58. If Americans – in the nation which describes itself as the leader of the “Free World” – do not, in and with their freedom, choose to deepen their lives, so as to be able to face the “Gorgons of evil, disaster and death”; it is this author’s opinion that, either it shall continue to send spiritual children “to heaven”; or that perhaps indeed the “Gorgons” will indeed someday “freeze our unlined ...[faces] into eternal stone”!
Americans “must”, in tremendous freedom, choose to face the “Gorgons”, which many others in the world have had as a fate inflicted on to them.
59. “CBS Evening News with Dan Rather”, November 29, 1989, was broadcasting from Rome, where President Gorbachof had traveled to meet with the Pope, and then to meet with President Bush in Malta. These words were spoken by CBS News Moscow Bureau Chief Barry Petersen to Anchorman Dan Rath»”. Back to text
60. These words of Nicolas Berdyaev will serve here to “document” the subtle but actual fact of the Russian soul. Though there are more that enough un-“penetrating minds of the West”, and literate “Westernized” Russians, that this will probably be disputed, the quotation by the earlier United States Ambassador to the USSR George Kennan (see pages 50-1) is a contrasting but complementary view of “Russian”. Back to text
61. The unique “Russian Soul” is a somewhat elusive reality; the contours of which are far from simple to articulate. And it does not exist, with the same fullness and nobility, in all. But any sensitive Westerner, who has somewhat more deeply experienced well-meaning, soulful Russians, will have been unable to miss its unusual, thought-provoking, heart-touching presence.
62. There will certainly come a time when even the ideological remnants of Marx and Lenin shall be overcome en toto. Socialism, of course, did not begin, nor does it completely fall, with them. “Philosophy” came to mean “Marxist-Leninist Theory” in the Soviet Union – at least until perestroika. But philosophy, in a land so spiritually bound to the being and idea of Sophia, must eventually become true philo-sophia. It is symptomatic of such conditions in the USSR, that a work entitled What is Philosophy? – published in 1985 – attempted to explain the origin of the word “philosophy” in the following manner: ‘The word ‘philosophy’ is made up of two Greek words: σοφία- love, and φιλία- wisdom and so means love of wisdom.” See G. Kirilenko, L. Korschunova, What is Philosophy?, 1985, Progress Publishers, p. 6-7. Back to text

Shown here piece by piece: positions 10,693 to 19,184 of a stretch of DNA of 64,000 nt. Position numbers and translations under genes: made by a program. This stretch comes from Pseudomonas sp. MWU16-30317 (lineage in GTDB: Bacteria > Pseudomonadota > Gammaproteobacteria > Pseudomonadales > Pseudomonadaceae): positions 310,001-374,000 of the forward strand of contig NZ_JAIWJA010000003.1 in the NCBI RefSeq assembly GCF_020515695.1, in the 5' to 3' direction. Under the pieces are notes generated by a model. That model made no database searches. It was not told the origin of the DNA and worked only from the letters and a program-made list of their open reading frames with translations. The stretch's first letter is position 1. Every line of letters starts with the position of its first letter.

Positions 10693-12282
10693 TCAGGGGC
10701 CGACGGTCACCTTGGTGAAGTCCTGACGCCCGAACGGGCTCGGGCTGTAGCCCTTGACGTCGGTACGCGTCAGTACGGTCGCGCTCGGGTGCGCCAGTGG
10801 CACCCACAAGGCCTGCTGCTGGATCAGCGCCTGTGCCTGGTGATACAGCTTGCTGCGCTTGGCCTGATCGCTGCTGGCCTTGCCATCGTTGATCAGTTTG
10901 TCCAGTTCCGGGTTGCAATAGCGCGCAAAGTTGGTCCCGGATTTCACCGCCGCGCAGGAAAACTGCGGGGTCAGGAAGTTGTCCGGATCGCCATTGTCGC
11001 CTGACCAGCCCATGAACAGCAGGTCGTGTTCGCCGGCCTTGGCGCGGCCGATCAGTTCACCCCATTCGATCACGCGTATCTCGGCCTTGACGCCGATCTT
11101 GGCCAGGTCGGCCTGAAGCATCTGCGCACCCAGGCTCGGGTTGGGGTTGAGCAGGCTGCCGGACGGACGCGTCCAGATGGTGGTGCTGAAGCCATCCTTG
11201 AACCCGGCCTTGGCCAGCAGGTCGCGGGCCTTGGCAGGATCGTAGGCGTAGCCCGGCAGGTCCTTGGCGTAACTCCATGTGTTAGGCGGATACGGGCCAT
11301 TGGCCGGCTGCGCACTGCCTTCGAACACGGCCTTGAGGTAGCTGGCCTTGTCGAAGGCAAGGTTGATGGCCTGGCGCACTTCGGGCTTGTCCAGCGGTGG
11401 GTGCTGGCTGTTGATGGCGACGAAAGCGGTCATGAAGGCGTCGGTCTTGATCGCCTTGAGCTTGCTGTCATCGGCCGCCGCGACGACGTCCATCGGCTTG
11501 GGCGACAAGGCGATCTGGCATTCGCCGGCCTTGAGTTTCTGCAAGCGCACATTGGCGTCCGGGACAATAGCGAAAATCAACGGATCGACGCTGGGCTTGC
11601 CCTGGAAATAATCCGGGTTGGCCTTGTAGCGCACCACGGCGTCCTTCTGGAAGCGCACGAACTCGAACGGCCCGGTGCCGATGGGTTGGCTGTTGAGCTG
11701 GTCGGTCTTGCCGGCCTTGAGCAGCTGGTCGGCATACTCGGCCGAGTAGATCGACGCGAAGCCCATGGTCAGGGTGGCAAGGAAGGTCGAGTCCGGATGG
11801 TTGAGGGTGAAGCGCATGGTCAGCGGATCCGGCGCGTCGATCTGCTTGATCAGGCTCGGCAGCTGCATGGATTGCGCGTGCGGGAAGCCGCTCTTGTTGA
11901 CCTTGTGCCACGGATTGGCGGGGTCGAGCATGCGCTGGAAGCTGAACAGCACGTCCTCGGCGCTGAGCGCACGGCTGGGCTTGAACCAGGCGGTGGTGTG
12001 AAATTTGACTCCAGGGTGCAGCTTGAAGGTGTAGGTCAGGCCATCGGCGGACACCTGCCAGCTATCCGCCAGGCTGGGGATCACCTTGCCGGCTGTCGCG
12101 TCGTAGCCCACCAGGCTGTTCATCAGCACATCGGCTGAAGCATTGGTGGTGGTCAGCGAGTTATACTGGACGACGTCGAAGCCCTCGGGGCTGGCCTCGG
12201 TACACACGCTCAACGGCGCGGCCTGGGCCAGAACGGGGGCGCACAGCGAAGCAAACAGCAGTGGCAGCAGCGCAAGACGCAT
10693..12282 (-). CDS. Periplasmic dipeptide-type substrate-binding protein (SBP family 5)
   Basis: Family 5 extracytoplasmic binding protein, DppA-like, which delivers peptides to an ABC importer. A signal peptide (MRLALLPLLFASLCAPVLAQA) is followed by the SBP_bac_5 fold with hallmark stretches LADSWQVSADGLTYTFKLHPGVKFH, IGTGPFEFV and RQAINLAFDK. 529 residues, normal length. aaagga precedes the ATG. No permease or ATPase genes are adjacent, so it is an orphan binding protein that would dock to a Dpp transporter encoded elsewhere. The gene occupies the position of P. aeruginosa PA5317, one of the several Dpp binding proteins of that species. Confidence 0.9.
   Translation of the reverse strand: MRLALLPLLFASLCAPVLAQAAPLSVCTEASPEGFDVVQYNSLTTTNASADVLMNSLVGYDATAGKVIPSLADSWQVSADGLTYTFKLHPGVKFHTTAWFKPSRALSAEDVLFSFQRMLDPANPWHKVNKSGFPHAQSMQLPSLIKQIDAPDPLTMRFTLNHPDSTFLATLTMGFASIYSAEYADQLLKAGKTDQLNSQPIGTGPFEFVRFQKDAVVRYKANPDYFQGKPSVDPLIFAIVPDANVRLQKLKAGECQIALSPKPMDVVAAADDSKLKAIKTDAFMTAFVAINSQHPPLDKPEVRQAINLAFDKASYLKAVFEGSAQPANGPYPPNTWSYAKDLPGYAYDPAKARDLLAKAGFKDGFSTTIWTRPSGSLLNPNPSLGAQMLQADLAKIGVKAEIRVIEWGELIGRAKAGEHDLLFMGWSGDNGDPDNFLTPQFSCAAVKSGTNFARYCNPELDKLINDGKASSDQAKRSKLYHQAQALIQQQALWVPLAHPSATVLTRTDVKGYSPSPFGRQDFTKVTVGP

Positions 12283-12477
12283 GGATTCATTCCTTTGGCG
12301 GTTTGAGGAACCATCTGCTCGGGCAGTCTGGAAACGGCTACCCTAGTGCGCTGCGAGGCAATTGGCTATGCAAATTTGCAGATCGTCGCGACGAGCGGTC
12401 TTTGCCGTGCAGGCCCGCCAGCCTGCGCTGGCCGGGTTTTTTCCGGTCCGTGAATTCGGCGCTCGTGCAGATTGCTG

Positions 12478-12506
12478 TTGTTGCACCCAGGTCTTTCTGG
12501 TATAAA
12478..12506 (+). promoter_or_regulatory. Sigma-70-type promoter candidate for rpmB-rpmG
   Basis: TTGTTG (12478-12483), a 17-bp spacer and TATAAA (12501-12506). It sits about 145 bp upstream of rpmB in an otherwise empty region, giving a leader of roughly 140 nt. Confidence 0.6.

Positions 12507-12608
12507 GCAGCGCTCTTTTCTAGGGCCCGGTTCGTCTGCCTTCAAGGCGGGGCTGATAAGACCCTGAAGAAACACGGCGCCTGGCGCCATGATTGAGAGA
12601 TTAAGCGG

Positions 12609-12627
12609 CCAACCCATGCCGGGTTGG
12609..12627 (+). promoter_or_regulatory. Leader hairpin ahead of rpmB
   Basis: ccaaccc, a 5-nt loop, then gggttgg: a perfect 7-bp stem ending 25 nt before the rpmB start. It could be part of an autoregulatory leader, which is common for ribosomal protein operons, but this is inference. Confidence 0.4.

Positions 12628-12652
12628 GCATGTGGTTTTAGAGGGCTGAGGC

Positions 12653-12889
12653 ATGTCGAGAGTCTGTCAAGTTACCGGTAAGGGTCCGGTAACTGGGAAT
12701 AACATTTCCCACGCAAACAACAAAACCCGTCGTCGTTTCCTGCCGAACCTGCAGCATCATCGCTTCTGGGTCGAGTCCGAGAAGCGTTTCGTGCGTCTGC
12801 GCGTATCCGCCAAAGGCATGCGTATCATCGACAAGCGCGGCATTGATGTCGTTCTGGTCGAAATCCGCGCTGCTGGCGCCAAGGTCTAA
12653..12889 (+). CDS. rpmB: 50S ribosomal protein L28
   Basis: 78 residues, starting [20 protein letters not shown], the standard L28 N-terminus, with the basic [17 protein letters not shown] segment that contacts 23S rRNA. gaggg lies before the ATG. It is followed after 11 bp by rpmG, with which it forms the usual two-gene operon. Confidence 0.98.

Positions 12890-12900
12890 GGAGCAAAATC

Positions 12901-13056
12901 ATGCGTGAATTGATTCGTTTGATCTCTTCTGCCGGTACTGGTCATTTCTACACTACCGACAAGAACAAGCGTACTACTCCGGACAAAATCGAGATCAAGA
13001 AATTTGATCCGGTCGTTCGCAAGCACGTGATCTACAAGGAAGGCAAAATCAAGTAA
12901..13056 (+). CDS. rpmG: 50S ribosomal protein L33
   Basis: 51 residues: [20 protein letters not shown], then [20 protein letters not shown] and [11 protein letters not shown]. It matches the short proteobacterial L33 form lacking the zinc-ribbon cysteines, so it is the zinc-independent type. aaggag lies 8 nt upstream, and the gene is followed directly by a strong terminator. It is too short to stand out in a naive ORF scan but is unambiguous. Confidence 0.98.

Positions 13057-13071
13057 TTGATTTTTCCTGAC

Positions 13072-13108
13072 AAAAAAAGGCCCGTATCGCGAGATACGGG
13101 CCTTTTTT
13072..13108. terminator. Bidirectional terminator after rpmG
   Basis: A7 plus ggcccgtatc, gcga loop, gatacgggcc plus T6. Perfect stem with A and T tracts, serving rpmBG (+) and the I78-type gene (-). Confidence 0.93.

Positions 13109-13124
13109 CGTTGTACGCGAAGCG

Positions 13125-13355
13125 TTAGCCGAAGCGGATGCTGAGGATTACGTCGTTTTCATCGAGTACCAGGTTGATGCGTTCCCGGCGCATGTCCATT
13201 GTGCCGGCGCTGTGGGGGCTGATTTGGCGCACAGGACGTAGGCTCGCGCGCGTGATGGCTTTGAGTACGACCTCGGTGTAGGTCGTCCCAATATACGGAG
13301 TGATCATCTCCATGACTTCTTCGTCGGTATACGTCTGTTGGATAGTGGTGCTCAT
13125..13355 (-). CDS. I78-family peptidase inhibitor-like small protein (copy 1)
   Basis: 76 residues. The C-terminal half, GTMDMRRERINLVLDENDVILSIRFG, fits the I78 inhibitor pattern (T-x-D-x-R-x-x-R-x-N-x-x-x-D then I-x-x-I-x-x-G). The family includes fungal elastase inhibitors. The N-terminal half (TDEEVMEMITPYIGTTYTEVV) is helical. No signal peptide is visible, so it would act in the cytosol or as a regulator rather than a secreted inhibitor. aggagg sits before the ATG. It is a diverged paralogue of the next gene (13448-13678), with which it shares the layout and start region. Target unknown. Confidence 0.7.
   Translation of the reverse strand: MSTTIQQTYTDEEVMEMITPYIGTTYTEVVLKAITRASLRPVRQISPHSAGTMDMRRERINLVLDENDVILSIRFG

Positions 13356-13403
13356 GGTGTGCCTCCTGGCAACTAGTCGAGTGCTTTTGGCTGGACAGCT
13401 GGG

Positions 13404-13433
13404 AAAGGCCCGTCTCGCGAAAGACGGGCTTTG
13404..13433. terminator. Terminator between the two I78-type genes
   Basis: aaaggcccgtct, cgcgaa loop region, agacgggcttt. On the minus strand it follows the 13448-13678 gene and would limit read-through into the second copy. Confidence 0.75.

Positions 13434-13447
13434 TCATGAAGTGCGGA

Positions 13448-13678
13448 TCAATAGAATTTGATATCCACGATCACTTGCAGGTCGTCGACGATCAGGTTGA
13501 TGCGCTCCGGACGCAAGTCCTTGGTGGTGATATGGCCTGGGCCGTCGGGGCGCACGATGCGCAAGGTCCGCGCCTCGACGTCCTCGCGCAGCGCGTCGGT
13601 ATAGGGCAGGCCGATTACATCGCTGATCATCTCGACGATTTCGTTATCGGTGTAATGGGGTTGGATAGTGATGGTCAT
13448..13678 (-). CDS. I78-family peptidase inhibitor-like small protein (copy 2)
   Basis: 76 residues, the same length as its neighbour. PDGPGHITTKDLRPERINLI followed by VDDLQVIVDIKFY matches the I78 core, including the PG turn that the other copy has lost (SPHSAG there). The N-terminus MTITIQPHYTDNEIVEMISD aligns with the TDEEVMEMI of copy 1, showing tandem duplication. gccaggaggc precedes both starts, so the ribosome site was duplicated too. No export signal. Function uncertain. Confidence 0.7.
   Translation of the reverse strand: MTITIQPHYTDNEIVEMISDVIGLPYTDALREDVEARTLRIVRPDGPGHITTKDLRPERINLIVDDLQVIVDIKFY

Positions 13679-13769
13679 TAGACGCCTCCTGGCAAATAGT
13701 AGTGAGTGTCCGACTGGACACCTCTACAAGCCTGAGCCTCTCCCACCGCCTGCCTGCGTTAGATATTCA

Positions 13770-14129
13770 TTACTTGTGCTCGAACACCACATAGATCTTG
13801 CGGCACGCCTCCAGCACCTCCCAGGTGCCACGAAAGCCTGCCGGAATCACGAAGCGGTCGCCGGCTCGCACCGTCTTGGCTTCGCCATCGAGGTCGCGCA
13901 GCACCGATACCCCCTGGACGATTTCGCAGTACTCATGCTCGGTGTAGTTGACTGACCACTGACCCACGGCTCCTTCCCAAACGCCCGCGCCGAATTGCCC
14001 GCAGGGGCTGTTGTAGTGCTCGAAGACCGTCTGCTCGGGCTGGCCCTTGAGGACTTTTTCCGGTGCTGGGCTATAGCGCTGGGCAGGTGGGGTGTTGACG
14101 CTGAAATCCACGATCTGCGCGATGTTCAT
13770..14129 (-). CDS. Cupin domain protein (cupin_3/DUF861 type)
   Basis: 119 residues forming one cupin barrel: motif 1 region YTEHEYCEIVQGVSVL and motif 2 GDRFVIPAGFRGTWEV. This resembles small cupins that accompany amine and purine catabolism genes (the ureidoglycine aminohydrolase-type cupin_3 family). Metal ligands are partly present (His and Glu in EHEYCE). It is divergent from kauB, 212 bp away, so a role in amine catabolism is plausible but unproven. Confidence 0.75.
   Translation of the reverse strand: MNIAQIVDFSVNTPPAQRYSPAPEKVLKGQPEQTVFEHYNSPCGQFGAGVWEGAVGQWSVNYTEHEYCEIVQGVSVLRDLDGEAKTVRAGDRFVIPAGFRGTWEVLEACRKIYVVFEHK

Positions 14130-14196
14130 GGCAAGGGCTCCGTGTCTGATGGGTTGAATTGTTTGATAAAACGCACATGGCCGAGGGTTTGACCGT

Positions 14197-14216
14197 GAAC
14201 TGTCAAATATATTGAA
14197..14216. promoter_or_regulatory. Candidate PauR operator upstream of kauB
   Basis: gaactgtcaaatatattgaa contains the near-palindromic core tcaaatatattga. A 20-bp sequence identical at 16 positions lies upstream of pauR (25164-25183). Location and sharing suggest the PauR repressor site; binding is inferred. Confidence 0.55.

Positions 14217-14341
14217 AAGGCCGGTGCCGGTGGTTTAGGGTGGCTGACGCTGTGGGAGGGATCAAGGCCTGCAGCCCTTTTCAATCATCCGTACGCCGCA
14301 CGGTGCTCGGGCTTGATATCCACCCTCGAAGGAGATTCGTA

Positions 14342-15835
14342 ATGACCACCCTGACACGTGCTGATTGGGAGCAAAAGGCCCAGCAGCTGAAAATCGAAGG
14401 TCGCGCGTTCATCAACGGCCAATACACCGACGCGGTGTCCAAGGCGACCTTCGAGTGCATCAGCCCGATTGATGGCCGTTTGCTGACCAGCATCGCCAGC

63. The Uspenski-Sobor was held by the monk, Philotheos of Pskov, to be the “Third Rome”. Both the Church of Rome, the “first” Rome, and the Hagia Sophia of Constantinople – established by Constantine the Great as the New (Second) Rome; i.e. the center of political and spiritual power – had, to the views of the Russian division of the Orthodox Christian Church, fallen into heresy. And like the woman who fled into the wilderness in Revelations 12; Philotheos saw the Russian Church, having fled into the Wilderness from heresy, as the last refuge of the true, pure Christian faith.
The relation of Sophia (Zoe) Paleologos, niece of the last reigning Byzantine emperor, to the Italian architect Fioravanti, who, after having viewed the churches of Novgorod, Suzdal and Vladimir in Russia, designed and built the Uspenski-Sobor inside the Moscow Kremlin, is an important link here. This also established a mythical, historical link of the Second to the Third Rome (via the “First Rome”!). The non-political aspect of the idea of the “Third Rome” is seldom, in my opinion, sufficiently stressed, or recognized, in the numerous studies and articles which have been done on this subject. The political (“horizontal”) sense of this idea is considered to the detriment of the spiritual aspect, which itself relates deeply and profoundly to the relation of the “Sophia” in regard to Russia’s religious, cultural and intellectual past, as well as to its spiritual future. (See Note 66 below.)